It has been said, “an excuse is the skin of a reason stuffed with a lie.” For example, if we don’t want to meet someone, we might make up an excuse that we must be somewhere else—when that’s really not the problem at all.
Even worse is coming up with excuses before the Lord. Jesus tells a parable in Luke 14:15- 24, A certain man was giving a big dinner, and he invited many; and at the dinner hour he sent his slave to say to those who had been invited, “Come; for everything is ready now.” But they all alike began to make excuses. The first one said to him, “I have bought a piece of land and I need to go out and look at it; please consider me excused.” And another one said, “I have bought five yoke of oxen, and I am going to try them out; please consider me excused.” And another one said, “I have married a wife, and for that reason I cannot come.”
Disgusted, the host invited people off the street to fill his dinner hall and vowed that “none of those men who were invited shall taste of my dinner!”
Here are some all-too-common excuses, and some corrective thoughts.
“This year, I’m not going to work as hard in church as I did last year. I need a break.” It’s tempting to rationalize that a period of faithful work pays forward our account until eternity. But the Bible says, “Let us not lose heart in doing good, for in due time we shall reap if we do not grow weary” (Galatians 6:9). So how long do I have to keep it up? Jesus says, “Be faithful until death, and I will give you the crown of life” (Revelation 2:10).
“Someone else can do a better job than I can.” Maybe, but so what? Does this change our own responsibilities before the Lord? Besides, do we think Bro. So-and-So was a marvelous song leader the first time he tried? Do we think Sister So-and-So was a skillful Bible class teacher the first time she faced six children? We’ll never become good at something unless we try it, and then practice it.
This interesting conversation takes place between Peter and Jesus at the end of His time on earth. “Peter seeing [John] said to Jesus, ‘Lord, what about this man?’ Jesus said to him, ‘If I want him to remain until I come, what is that to you? You follow Me!” (John 21:20-22). Let’s not allow the way God is using others to be an obstacle to our own growth and service. You never know—you may have great talents in an area you’ve avoided. Moses complained that He was “slow of speech and slow of tongue” (Exodus 4:10) and look what God did with Him!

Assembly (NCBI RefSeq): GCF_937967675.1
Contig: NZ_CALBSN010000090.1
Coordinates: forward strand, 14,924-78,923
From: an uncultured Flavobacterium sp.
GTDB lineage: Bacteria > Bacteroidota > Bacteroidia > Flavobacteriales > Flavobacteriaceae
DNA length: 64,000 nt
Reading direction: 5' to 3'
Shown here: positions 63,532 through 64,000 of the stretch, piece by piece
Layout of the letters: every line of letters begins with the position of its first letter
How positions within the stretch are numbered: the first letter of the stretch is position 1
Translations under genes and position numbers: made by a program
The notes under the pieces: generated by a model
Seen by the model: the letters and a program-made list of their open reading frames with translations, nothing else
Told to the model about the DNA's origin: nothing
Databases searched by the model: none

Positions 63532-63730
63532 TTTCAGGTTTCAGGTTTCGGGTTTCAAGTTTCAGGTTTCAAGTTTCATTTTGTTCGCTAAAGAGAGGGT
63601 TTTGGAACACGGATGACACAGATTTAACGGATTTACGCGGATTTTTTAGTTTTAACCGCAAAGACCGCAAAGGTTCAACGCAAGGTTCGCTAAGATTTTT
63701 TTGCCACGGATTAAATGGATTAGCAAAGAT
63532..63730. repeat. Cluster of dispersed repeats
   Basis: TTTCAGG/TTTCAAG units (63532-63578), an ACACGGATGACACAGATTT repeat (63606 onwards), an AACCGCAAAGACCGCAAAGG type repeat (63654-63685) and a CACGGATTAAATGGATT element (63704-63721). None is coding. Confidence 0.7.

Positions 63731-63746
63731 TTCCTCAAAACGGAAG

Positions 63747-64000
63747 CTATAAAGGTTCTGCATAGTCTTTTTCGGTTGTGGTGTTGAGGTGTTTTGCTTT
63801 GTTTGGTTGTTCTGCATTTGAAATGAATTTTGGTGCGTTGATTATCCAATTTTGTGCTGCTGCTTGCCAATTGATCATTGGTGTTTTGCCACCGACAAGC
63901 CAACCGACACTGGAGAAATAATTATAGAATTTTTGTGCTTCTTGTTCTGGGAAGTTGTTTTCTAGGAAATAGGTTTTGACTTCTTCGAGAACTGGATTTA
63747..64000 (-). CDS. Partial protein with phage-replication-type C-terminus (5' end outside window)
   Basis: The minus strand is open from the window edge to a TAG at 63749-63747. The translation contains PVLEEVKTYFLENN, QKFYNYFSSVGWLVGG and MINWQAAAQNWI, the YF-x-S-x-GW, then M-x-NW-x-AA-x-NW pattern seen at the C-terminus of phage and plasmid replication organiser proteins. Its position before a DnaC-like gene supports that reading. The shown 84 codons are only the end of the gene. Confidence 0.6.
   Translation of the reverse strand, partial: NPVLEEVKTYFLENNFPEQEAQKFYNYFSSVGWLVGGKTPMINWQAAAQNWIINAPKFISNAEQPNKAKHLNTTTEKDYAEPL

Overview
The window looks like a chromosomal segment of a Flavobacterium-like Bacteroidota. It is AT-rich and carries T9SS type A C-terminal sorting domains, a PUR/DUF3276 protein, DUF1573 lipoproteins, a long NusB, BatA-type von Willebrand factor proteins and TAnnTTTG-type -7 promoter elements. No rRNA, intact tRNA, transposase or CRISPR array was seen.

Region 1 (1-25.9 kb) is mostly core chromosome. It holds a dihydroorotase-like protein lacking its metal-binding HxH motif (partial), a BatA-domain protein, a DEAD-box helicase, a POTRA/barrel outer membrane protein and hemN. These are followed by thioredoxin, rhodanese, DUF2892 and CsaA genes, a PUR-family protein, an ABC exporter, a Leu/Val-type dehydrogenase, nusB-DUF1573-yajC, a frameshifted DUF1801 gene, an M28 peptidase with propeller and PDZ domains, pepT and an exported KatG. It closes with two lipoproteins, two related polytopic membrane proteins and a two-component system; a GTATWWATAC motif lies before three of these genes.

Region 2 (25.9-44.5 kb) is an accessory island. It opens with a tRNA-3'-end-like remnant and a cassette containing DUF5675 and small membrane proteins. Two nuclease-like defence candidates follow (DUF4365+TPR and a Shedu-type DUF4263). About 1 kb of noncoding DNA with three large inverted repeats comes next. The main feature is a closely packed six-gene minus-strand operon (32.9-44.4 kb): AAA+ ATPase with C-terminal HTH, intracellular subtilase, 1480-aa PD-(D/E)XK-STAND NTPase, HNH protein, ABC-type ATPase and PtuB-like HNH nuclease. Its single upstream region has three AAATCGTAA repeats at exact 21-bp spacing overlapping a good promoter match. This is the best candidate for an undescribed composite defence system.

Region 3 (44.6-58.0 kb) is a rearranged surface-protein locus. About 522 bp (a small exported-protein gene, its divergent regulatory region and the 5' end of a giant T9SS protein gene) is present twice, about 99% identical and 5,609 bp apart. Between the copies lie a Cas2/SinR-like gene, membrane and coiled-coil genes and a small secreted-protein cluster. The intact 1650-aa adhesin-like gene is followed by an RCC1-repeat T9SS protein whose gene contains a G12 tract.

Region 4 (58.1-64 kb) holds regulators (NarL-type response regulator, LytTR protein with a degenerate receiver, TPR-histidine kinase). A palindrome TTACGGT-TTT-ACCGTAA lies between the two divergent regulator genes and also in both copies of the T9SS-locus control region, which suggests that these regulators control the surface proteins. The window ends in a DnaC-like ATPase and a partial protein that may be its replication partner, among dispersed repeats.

“I have too many community obligations and activities.” But can anything be more important than the church? If we are too busy for God, then we are just too busy. Jesus says, “Seek first His kingdom and His righteousness; and all these things shall be added to you” (Matthew 6:33).
“Someone criticized me. See if I go out of my way again!” Yes, brethren can sometimes be insensitive and discourage honest efforts to do what’s right. It’s a shame. But our service isn’t
ultimately to impress them anyway, but rather, to impress God. Paul says, “...not by way of eye-service, as men-pleasers, but as slaves of Christ, doing the will of God from the heart. With good will render service as to the Lord, and not to men” (Eph 6:6-7).
“I just don’t feel like it.” What a selfish, lame excuse. I simply direct your thoughts to the Garden of Gethsemane, when Jesus prayed in agony, with sweat beading on His forehead like drops of blood. He prayed fervently, “Father, if You are willing, remove this cup from Me; yet not My will, but Yours be done” (Luke 22:42).
“Bro. So-and-So is not lifting a finger. If he’s not going to do it, then why should I do it?”
It’s a shame when other people don’t get involved as they should, especially when they are looked up to as mature members. But that shouldn’t affect me! Paul said, “Be imitators of me, just as I also am of Christ” (1 Corinthians 11:1). That is, look up to a leader of the church insofar as he is a faithful reflection of Christ Himself. But realize that even the strongest Christian fails from time to time to provide the best possible example.
There is a whole other group of excuses people will use when it comes to repenting of sin: “I just can’t help it.” God assures us, “no temptation has overtaken you, but such as is common to man; and God is faithful, who will not allow you to be tempted beyond what you are able, but with the temptation will provide the way of escape also, that you may be able to endure it” (1 Corinthians 10:13).
“God made me this way.” This excuse is often given in the context of homosexuality or drunkenness. The problem is, God doesn’t force anyone to sin, or design anyone to need sin to live. Instead, God says, “Let no one say when he is tempted, ‘I am being tempted by God’; for God cannot be tempted by evil and He Himself does not tempt anyone.” (James 1:13).
“Others are worse than I am.” You’ve heard of the man who got pulled over doing 80 in a 65? His excuse was that others were passing him doing 85. The cop probably wished he’d caught the other guy, too, but someone else’s lawbreaking doesn’t change one’s own. “Who are you who judge your neighbor?” (James 4:12).